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Photokina 2016 Final Show Report

Maybe I am just getting older, but this Photokina wore me out far more than previous Photokinas. I arrived on Monday, September 19th and headed home on Saturday, September 24th. I am still trying to wrap my head around this show, but it was quite different than I anticipated. Strangely, there was a lack of excitement in the air. As expected, the Fuji X-T2 and GFX were the talk of the town; rightly so, when you consider what Fuji has accomplished this year.

FUJIFILM GFX 50S – The Medium Format Market Gets Interesting

At first glance, the big news here is the scale of Fuji’s commitment to the platform.  This is no single-camera flash in the pan.  The GFX was announced with !SIX! (count’em, six) lenses, an interchangeable finder, and a reference to the GFX 50s being the “first” camera in line.

Photokina 2016: Fujifilm Goes Medium Format with GFX Series

GFX Front 63mm

The first model is the GFX 50S will use a new, Fuji-developed 51.4-megapixel image sensor that measures in at 43.8mm x 32.9mm. It’s a mirrorless camera that will accept new “G-Mount” lenses. It will support several image formats including 4:3 (default), 3:2, 1:1, 4:5, 6:7 and 6:17.

Adobe’s Lightroom camera now lets you shoot in raw from your iPhone like a pro

Apple’s built-in Camera app doesn’t allow you to shoot in raw even as an option, but iOS 10 makes it possible for third-party apps that want the option. The only requirement is that you have an iPhone on iOS 10 with a 12MP iSight camera. That should qualify the iPhone SE, iPhone 6, iPhone 6 Plus, and new iPhone 7 and iPhone 7 Plus models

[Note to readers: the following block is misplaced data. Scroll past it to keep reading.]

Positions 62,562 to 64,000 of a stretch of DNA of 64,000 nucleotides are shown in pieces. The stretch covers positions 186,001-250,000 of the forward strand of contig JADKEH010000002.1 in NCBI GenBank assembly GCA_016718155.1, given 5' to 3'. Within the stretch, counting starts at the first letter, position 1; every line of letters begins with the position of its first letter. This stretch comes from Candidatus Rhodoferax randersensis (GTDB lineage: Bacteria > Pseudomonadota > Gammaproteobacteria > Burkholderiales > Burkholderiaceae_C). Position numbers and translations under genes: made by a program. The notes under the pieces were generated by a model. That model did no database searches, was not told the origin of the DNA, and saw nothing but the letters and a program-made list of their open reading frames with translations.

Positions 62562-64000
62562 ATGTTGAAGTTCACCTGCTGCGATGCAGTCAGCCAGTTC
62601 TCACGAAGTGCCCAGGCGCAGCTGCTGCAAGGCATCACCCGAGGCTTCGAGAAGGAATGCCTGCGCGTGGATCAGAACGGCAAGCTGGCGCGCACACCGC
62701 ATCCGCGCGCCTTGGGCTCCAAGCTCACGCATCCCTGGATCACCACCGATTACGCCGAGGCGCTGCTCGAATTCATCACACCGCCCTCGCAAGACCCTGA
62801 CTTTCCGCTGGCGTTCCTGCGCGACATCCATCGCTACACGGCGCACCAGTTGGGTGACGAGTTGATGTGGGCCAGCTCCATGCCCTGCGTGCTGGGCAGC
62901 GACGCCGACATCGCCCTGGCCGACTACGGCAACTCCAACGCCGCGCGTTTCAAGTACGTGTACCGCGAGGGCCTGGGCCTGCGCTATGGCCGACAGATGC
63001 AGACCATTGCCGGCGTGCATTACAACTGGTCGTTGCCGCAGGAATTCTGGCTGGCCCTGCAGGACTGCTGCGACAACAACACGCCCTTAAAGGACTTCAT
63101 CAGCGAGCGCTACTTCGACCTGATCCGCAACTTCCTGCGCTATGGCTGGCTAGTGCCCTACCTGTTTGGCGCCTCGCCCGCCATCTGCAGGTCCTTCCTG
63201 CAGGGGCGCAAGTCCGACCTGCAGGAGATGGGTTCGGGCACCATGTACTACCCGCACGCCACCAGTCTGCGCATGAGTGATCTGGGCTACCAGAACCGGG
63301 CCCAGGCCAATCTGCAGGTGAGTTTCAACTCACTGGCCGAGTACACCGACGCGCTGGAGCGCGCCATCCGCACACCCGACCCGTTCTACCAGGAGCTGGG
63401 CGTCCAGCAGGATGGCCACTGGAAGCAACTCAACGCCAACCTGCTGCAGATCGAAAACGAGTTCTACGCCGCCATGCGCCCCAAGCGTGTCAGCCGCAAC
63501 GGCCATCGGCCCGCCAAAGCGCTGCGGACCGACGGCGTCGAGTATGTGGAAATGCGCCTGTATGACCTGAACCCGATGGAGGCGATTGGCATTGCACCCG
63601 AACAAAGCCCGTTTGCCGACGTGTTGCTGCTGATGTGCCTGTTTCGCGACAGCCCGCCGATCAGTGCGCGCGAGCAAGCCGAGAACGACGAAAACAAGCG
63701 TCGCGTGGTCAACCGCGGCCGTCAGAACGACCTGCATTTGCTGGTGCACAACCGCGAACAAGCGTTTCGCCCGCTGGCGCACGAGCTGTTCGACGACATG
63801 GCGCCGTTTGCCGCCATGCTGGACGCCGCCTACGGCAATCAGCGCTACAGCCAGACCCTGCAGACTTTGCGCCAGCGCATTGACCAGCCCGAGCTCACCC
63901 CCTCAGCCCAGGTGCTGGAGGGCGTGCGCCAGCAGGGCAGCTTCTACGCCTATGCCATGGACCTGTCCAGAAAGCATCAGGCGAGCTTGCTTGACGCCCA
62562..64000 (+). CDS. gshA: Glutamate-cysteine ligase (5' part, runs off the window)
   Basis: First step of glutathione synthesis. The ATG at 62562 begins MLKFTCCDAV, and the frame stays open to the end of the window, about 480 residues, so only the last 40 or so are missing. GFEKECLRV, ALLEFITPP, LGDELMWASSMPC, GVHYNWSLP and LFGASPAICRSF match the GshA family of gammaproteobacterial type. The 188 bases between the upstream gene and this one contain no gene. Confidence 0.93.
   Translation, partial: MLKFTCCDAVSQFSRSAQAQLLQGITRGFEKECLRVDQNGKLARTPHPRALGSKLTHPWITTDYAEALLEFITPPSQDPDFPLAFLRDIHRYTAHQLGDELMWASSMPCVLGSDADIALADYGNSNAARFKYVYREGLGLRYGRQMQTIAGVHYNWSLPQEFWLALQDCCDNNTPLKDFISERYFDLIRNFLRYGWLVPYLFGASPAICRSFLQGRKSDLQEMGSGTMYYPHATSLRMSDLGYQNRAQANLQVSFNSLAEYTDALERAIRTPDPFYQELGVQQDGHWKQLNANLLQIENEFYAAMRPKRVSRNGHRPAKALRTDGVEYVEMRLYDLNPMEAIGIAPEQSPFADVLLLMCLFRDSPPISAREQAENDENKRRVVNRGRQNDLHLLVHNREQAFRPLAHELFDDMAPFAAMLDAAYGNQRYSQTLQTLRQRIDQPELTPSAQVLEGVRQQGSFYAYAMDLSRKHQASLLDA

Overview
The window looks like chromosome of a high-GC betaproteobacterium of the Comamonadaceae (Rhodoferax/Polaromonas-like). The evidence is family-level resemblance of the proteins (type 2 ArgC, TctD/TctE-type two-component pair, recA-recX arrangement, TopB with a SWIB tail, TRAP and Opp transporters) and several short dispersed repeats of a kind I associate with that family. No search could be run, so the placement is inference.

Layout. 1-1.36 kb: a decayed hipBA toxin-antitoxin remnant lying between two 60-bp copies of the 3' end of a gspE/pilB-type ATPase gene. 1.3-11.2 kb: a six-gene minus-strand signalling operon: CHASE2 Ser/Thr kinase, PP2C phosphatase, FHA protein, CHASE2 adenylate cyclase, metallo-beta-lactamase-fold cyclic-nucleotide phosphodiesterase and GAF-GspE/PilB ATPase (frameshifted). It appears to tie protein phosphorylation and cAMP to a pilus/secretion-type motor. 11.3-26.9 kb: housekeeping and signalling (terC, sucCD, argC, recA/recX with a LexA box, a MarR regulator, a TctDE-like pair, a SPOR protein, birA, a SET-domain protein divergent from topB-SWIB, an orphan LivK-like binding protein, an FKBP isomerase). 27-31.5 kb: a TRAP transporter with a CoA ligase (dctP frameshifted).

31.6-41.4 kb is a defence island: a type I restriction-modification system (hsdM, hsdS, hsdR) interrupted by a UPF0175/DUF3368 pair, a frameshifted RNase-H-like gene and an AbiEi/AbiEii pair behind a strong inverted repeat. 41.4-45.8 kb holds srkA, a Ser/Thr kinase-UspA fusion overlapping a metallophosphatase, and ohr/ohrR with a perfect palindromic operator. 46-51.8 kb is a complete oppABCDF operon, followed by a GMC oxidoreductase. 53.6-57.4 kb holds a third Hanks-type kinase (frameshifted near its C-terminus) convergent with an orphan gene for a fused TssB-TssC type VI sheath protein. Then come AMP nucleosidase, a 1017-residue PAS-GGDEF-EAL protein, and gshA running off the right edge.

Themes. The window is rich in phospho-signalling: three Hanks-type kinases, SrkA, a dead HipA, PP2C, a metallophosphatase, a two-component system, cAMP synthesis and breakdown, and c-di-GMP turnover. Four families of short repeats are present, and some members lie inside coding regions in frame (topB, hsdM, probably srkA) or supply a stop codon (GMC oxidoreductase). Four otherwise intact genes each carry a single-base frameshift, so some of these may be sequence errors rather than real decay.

5 Myths of Digital Photography

Myths and misconceptions persist because they’re either compelling or no one bothers to correct them. For photographers, many myths of digital photography arose when trying to draw imperfect analogies to film photography. Given the complex physics behind digital imaging, it’s not totally surprising that some myths persist, but here are a few you might want to be aware of.

Good while it lasted: does the Canon 5D mkIV mark the end of DSLR video?

When the Canon 5D mkII burst onto the scene in 2008, it was nothing short of a revelation for video shooters. I never use the term game changer, but the 5D mkII truly was. Canon added video recording after a request by AP and Reuters for a camera that was capable of shooting both stills and video. Little did they know that this small addition to a stills camera would change our industry forever.

The New Workhorse: Meet the Canon 5D Mark IV

HR 5D MARKIV EF24 105 FRONT CL 1024x819

If you’re interested in coaxing more detail from the camera, a new Dual Pixel RAW mode lets you shoot RAW files that are two times the size of a standard 5D Mark IV file. The files must be processed using Canon’s Digital Photo Professional software and Canon says the Dual Pixel RAW mode is good for enhancing images taken at wide apertures.

Canon Announces the EOS 5D Mark IV DSLR

The camera’s 30.4 megapixel 35mm Full Frame Canon CMOS sensor offers stunning image quality while the DIGIC 6+ Image Processor delivers 4K 30P video and up to and seven frames per second (fps) continuous shooting.  To make video shooting even easier, the camera also features Canon’s propriety Dual Pixel CMOS AF, even when shooting 4K to help ensure sharp focus and subject tracking

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